MReport August 2018

TheMReport — News and strategies for the evolving mortgage marketplace.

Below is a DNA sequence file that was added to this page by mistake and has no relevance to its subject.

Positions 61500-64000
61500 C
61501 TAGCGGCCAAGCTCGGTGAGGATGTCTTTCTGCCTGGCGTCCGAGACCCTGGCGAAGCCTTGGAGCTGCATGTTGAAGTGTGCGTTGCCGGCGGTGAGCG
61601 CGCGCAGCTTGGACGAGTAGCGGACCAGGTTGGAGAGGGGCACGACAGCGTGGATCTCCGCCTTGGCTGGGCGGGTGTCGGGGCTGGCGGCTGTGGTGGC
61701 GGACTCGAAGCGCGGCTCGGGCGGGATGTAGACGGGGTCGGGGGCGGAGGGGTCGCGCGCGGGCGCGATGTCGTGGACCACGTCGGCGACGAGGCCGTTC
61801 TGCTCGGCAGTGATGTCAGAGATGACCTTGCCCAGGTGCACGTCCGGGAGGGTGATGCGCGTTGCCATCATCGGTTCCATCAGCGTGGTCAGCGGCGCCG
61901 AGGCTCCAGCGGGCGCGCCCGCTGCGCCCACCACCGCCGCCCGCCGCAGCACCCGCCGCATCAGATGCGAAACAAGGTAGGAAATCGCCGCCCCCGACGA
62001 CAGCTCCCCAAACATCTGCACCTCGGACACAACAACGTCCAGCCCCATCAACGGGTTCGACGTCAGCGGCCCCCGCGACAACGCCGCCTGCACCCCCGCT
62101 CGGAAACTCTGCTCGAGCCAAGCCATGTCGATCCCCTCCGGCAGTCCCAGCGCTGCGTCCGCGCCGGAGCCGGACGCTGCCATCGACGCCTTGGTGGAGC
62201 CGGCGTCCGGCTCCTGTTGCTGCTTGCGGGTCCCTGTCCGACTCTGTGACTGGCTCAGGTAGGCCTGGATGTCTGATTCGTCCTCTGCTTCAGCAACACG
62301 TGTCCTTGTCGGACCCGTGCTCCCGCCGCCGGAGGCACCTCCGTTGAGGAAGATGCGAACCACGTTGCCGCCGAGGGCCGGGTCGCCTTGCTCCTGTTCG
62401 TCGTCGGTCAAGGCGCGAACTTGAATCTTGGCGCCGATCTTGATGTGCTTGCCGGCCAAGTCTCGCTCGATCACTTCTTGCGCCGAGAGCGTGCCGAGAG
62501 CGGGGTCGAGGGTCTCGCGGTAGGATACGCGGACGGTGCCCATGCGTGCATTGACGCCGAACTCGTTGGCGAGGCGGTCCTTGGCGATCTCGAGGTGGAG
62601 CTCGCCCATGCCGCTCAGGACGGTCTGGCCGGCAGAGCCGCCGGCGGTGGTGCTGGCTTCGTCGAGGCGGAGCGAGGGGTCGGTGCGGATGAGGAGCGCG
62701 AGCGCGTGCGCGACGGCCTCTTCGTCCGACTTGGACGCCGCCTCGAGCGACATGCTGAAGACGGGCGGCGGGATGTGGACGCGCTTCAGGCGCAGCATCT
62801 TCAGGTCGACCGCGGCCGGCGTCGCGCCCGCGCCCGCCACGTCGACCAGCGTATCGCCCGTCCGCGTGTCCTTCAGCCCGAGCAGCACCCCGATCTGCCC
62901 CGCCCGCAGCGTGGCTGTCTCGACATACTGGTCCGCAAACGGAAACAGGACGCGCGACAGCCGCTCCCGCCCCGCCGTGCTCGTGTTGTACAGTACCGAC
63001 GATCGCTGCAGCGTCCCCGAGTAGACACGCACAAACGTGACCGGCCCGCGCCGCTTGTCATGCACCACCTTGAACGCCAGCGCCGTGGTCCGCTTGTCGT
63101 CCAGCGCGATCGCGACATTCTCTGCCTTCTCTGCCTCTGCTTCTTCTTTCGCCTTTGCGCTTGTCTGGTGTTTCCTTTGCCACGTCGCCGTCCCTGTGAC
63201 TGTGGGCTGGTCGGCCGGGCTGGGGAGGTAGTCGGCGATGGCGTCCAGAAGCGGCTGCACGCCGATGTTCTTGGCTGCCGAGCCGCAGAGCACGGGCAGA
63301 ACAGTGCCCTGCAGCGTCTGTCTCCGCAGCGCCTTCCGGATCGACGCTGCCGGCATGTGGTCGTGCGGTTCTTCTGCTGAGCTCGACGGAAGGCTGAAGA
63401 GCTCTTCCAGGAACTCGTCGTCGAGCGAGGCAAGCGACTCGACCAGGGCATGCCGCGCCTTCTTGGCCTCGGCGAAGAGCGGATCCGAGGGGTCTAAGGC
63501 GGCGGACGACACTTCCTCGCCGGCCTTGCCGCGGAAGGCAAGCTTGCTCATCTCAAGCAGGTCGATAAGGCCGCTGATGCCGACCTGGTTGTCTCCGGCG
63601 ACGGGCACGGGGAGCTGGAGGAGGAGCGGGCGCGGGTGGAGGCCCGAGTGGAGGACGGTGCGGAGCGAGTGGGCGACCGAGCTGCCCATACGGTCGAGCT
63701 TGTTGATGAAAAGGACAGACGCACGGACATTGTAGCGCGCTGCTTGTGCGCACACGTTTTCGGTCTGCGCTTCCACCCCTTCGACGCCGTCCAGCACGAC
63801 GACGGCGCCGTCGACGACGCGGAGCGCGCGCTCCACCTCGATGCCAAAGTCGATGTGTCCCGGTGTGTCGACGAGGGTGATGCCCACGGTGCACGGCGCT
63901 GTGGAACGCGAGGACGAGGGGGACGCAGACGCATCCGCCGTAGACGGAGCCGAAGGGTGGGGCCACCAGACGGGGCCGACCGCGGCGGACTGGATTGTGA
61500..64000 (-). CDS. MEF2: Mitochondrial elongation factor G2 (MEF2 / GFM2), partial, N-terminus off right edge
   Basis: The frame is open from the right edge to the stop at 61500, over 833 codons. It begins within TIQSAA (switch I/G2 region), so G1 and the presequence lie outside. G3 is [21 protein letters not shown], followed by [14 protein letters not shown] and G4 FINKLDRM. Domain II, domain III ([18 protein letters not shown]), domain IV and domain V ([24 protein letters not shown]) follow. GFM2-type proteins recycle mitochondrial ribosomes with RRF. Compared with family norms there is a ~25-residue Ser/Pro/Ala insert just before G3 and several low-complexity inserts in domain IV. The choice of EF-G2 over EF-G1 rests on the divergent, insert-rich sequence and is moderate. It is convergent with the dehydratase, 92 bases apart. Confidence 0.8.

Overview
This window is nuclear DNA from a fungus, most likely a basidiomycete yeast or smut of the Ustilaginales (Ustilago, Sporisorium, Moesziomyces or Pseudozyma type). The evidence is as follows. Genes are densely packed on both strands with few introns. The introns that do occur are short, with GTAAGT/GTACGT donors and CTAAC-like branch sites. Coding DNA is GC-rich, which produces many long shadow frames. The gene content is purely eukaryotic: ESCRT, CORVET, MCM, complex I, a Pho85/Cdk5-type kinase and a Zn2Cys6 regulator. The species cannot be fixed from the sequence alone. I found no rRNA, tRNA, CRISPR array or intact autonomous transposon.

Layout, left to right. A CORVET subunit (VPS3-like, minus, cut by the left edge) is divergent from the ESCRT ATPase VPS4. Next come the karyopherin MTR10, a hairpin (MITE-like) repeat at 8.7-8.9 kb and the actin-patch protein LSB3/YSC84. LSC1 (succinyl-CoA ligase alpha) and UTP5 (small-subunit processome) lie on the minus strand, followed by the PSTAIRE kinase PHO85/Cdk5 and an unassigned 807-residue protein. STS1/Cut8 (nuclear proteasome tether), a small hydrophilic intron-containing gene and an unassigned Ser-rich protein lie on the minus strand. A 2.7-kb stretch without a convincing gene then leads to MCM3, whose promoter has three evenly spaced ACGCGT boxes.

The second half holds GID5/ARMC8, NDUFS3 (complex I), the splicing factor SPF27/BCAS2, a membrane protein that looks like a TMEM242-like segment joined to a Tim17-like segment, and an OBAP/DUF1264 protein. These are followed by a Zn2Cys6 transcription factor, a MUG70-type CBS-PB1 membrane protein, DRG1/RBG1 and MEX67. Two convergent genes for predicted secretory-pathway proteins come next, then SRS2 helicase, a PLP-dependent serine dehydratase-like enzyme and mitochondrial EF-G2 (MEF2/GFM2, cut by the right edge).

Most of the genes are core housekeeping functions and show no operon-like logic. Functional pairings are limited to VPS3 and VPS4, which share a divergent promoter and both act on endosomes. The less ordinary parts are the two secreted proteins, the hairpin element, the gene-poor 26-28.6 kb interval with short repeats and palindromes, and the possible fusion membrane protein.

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24 | TH E M R EP O RT FEATURE Also, keep in mind that many of these borrowers have large cash or investment reserves. The stan- dard debt-to-income (DTI) ratio for a borrower today is typically around 36 percent for their mort- gage. Many no-score borrowers, on the other hand, adhere to a higher standard of financial re- sponsibility and seek out mortgag- es that will bring them closer to a DTI of 28 percent. This further reduces the chance of default on the part of the borrower. One of the most significant issues with "no-score" loans concerns nondepository lenders, who must determine how best to package and sell those loans on the secondary market. In general, the GSEs are not keen to purchase "no-score" loans, and thus, there are additional charges that come along with originating them. This is par- ticularly true with out-of-scope or manually underwritten loans, which frequently occur when neither borrower has a credit score. For a 95 percent 30-year conventional mortgage, the charge typically amounts to three and a quarter points of the entire loan itself. Not to mention the GSEs' ability to come back and force lenders to buy back the loan. Some lenders are choosing to pass that cost onto borrowers in the form of additional fees, which is frankly wrong. Why should a borrower pay a fee for acting with financial responsibility and not taking on additional debt or credit that they do not need? Such practices led to the 2008 recession and have stereotyped the financial services industry since. Encouragingly for lenders, "no- score" borrowers are typically able to pay down a loan significantly faster than traditional borrowers, not to mention that they have a desire to as well. "No-score" borrowers are debt averse, which means they may be inclined to go into a 15- or 20-year conventional mortgage, which significantly re- duces fees imposed by the GSEs. Taking the Long View W ith the state of the market today, it's a stark reality that all lenders are looking for ways to cut costs and maintain a steady stream of profit. The FOMC is likely to continue raising interest rates throughout the remainder of the year, which will further stymy refinance activity. While this has been a more-than-optimal market for lenders over the previous seven or eight years, one can expect that business will slow to a more bal- anced pace in the coming years. For most lenders, this means that now is the time to start thinking about what niche they occupy in the market and the type of relationship they have with borrowers. This may include focusing on VA loans for some or jumbo mortgages. Either way, it will be increasingly important to have an area of focus in the com- ing years. More importantly, all lenders will need to ensure they have an honest, consultative rela- tionship with their borrowers— this is where taking the long view of things will have an impact. And, this does not mean look- ing to the next quarter, year, or even the next five years. Instead, the long view is looking 20, 30, or even 40 years down the road from now. Even if a lender origi- nates a borrower's first mortgage, they may never hear back from them on their second or third, much less their fourth or fifth. That's why it's important to estab- lish relationships with first-time borrowers. It's especially impor- tant to create a link that will keep those borrowers returning for more throughout their entire lives. Likewise, there is increasing value in helping borrowers iden- tify loan products that fit their individual long-term financial goals. In the past, tactics such as offering borrowers a lower interest rate was seen as the best way to compete with other lenders, but today, borrowers require much more than just a low rate. Instead, they want to ensure that they are in the right loan for them, and for their offer on a home to be the best possible. Tactics such as preunderwriting borrowers and providing them with digital tools to support their home search serve as a compelling value-add to the borrower-lender relationship, as well as to the lender's relation- ship with realty agents. It's also important to keep in mind that many borrowers are already wary when approaching a lender. According to Ernst & Young's 2016 Global Consumer Banking Survey, only 26 percent of respondents have complete trust that banks will provide genuinely unbiased advice. By demonstrating a commitment to providing borrowers with the best guidance possible and helping them towards fulfilling their long-term financial goals and needs, lenders can set themselves apart from the competition and establish those meaningful rela- tionships. When considering "no-score" borrowers, there's an old saying that comes to mind—"The only people who can get a loan are those who do not need a loan in the first place." These borrow- ers are a prime example of this adage in action, except practically most everyone today must take out a mortgage to buy property. Whether due to market timing, financial security or other reasons, acquiring the capital to purchase a home typically requires one to go through a lender. Currently, however, these "no- score" borrowers are being mis- characterized as subprime or "low score" when in actuality, they can be some of the most-qualified bor- rowers around. Those with low FICO scores, which are a definite red flag, do not fall within this spectrum. By not working with these types of borrowers (or worse, outright avoiding them), lenders are only hurting themselves and their communities in the long run. Opening up to "no-score" borrowers is a move that not only demonstrates lenders' commitment to supporting borrowers as they move down the path of financial responsibility but one that also improves lenders' overall business by expanding their customer base and referral reach, Not to mention that it is also the ethically right thing to do. TOM GILLEN is SVP of Capital Markets for Churchill Mortgage. He brings more than 20 years' experience as a financial services executive, with expertise in business development, product innovation, and organizational leadership. Churchill Mortgage is a company privately owned by its more than 400 employees. A full-service and financially sound leader in the mortgage industry, the company provides conventional, FHA, VA, and USDA residential mortgages across 45 states. Encouragingly for lenders, "no-score" borrowers are typically able to pay down a loan significantly faster than traditional borrowers, not to mention that they have a desire to as well.